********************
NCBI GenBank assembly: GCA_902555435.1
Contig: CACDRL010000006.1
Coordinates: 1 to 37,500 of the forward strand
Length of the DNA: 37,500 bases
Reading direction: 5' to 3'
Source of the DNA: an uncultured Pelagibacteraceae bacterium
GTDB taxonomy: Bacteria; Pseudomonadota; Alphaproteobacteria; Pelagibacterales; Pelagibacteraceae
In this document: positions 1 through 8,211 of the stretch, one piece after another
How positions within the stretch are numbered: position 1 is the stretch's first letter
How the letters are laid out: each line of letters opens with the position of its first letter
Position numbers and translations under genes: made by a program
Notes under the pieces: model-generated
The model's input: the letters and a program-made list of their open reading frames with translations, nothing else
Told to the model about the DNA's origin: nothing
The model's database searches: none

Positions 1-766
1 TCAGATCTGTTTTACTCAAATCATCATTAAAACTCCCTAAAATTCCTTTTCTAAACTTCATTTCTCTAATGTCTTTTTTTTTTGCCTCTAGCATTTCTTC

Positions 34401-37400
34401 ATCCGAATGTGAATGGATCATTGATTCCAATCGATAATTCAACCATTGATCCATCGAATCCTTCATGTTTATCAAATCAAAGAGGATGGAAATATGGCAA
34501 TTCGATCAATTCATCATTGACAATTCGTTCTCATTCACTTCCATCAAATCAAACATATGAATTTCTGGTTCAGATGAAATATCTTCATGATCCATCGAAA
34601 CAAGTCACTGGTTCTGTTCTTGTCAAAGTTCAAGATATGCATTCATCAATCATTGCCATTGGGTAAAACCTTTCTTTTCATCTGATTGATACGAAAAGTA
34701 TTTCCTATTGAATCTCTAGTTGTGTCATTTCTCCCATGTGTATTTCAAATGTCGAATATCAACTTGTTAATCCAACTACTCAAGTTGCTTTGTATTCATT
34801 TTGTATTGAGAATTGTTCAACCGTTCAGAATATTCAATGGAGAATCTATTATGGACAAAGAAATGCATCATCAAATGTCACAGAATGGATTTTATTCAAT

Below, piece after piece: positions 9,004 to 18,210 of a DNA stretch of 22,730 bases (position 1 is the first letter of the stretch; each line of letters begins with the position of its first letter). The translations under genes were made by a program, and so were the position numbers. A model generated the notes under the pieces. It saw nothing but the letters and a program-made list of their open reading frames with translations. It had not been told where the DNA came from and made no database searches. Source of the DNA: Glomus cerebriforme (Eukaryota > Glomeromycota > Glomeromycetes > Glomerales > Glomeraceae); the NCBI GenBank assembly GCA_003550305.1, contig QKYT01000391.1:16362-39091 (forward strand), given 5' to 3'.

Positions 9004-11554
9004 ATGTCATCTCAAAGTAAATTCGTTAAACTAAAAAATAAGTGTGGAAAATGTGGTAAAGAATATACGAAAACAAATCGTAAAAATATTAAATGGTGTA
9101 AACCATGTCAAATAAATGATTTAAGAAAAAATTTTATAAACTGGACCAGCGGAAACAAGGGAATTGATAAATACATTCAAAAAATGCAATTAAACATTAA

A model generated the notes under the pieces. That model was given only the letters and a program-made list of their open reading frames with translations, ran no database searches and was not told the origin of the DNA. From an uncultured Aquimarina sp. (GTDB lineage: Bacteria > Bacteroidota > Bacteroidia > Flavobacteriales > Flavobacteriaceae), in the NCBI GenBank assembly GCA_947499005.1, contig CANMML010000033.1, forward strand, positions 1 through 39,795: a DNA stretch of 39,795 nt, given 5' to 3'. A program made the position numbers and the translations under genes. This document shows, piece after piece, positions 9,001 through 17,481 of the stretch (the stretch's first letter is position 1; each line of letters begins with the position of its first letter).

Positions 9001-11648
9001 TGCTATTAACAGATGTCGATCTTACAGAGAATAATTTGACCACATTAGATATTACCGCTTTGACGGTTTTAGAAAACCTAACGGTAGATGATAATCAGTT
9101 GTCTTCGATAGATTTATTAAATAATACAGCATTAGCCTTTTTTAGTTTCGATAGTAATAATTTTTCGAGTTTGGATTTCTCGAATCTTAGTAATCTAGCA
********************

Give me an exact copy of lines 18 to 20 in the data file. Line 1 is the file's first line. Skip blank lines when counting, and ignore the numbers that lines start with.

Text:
Positions 34401-37400
34401 ATCCGAATGTGAATGGATCATTGATTCCAATCGATAATTCAACCATTGATCCATCGAATCCTTCATGTTTATCAAATCAAAGAGGATGGAAATATGGCAA
34501 TTCGATCAATTCATCATTGACAATTCGTTCTCATTCACTTCCATCAAATCAAACATATGAATTTCTGGTTCAGATGAAATATCTTCATGATCCATCGAAA